If you get arrested for a crime that is not highly criminal, it is possible that you will be granted a bail bond so that you can leave jail until your hearing. Once you are arrested and granted the option to bail out of jail, you will go to court and attend a bail hearing. Here are some things you can expect to happen at a bail hearing:

What is a Bail Hearing?

A bail hearing allows you to tell the judge about your arrest and the crime you committed. The judge will be able to decide on if you should be allowed out of jail on bond. When making the decision, the judge will look at the type of crime that you committed, your criminal history, and if you have the ability to leave the area to skip out on your bail.

What Do You Do if You are Able to Bond Out of Jail?

If you are allowed out of jail on bond, you will need to arrange payment of your bail. You can pay for it on your own or have someone come to the jail and pay it for you. You can also have a bail bondsman to assist you in getting your bail lowered. The bail bond company will only make you pay a portion of your bail, saving you a lot of money. The bondsman will post your bond on condition that you show up for your court date. If you don't show, you will have to pay the entirety of your bail.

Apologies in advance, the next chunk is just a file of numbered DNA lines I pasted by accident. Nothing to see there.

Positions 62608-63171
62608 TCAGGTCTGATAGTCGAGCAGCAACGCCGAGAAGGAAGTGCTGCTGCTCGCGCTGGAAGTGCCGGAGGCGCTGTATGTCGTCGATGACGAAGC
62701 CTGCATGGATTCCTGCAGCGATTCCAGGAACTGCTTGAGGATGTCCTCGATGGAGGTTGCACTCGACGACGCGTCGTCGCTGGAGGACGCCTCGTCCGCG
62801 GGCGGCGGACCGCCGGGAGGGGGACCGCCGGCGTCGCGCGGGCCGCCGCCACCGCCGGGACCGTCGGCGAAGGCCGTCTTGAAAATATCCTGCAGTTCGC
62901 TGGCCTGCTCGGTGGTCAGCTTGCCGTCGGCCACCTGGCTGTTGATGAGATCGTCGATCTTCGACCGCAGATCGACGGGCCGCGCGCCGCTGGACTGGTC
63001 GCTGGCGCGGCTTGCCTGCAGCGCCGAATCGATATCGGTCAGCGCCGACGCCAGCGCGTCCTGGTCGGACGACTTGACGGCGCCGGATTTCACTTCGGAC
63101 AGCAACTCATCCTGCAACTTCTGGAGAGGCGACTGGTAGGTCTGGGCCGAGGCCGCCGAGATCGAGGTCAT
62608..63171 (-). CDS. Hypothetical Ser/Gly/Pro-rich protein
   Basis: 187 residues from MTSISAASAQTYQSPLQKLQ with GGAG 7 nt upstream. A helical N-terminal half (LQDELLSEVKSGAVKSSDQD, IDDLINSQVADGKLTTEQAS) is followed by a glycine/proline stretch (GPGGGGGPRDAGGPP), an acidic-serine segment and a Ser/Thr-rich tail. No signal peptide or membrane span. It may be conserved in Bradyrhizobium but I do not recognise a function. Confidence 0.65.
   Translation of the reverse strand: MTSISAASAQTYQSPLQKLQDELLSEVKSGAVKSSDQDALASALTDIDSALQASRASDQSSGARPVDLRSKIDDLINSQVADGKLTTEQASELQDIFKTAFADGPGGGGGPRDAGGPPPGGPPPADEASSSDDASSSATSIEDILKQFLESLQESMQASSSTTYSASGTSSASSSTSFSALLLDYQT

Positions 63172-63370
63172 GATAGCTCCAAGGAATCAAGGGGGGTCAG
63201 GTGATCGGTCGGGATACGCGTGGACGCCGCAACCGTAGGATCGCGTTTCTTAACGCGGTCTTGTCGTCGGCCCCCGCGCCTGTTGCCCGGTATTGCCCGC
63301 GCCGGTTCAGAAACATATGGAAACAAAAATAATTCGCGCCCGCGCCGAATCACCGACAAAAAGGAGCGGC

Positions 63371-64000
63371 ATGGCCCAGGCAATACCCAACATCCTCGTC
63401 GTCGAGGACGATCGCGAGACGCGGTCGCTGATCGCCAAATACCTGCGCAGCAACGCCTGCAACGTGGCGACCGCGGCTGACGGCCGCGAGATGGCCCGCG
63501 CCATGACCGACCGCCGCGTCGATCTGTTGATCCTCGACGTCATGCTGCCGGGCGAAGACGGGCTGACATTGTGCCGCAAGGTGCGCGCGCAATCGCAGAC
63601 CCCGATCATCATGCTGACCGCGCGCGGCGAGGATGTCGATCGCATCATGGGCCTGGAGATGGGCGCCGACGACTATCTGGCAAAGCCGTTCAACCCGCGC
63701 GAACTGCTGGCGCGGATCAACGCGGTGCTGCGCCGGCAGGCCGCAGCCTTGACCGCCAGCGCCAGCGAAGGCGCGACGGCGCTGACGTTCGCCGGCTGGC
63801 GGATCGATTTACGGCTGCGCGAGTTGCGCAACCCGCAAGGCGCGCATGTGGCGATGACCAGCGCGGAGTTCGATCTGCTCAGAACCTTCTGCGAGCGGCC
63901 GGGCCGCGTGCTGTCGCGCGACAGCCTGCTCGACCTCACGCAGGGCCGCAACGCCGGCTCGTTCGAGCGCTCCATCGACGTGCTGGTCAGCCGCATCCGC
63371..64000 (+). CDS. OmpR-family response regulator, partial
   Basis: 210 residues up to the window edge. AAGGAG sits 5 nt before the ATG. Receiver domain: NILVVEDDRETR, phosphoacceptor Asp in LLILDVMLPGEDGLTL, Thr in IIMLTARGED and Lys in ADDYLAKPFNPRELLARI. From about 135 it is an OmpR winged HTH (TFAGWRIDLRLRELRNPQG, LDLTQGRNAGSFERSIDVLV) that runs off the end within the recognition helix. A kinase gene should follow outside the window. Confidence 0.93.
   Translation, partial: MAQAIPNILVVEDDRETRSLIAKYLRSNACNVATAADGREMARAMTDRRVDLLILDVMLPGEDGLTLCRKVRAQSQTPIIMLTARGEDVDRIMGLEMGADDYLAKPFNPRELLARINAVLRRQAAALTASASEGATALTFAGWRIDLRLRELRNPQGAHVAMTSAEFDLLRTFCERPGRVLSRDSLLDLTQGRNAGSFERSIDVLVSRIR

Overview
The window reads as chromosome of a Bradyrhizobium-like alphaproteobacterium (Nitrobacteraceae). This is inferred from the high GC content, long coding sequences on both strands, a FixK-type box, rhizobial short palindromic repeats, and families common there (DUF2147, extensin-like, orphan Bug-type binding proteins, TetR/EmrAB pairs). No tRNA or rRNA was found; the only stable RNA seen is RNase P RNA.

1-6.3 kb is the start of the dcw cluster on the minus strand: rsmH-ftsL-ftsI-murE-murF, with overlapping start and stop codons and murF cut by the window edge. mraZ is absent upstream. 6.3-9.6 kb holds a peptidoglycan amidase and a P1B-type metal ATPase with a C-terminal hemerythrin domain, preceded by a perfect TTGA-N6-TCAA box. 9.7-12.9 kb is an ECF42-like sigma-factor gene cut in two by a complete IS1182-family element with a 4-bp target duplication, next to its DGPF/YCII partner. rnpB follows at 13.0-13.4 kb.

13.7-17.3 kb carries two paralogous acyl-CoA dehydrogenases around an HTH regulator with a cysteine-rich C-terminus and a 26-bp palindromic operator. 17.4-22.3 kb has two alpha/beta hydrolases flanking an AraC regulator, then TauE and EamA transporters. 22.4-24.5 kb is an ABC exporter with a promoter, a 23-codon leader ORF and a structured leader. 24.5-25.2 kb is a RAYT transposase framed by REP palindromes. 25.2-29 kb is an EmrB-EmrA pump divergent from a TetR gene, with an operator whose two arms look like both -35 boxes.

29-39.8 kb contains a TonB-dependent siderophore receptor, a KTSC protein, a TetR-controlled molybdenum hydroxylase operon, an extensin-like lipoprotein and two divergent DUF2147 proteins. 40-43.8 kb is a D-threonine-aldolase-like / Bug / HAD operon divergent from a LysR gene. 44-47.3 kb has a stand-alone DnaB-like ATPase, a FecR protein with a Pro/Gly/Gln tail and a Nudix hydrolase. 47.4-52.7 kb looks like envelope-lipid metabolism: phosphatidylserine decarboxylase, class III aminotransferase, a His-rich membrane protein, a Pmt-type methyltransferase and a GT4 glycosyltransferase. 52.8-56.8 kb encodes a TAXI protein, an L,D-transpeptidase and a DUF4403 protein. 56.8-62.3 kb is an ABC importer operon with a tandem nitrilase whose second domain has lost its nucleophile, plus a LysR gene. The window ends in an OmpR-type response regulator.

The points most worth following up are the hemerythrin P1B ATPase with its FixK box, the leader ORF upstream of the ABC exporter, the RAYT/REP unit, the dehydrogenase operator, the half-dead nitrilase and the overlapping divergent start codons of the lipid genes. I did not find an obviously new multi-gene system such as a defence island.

Once you are let out of jail on bond, you will need to stay put according to the judge's orders. You may be required to live at a specific address or stay within a certain county so that you are not considered a flight risk. It is possible you may have to check in with an officer of the law on occasion. Violating any of the orders of the judge can land you back in jail and your bail revoked.

Why Would Bail be Denied?

There are a variety of reasons why a judge would deny bail. Dangerous crimes or those that inflicted harm on another person or persons will likely be denied bail. Murder, rape, or robbery are all good examples of crimes that will not be granted bail. Also, if you have a really bad history of not showing up for court or a major history of competing similar criminal acts, you will most likely have to stay in jail until your trial.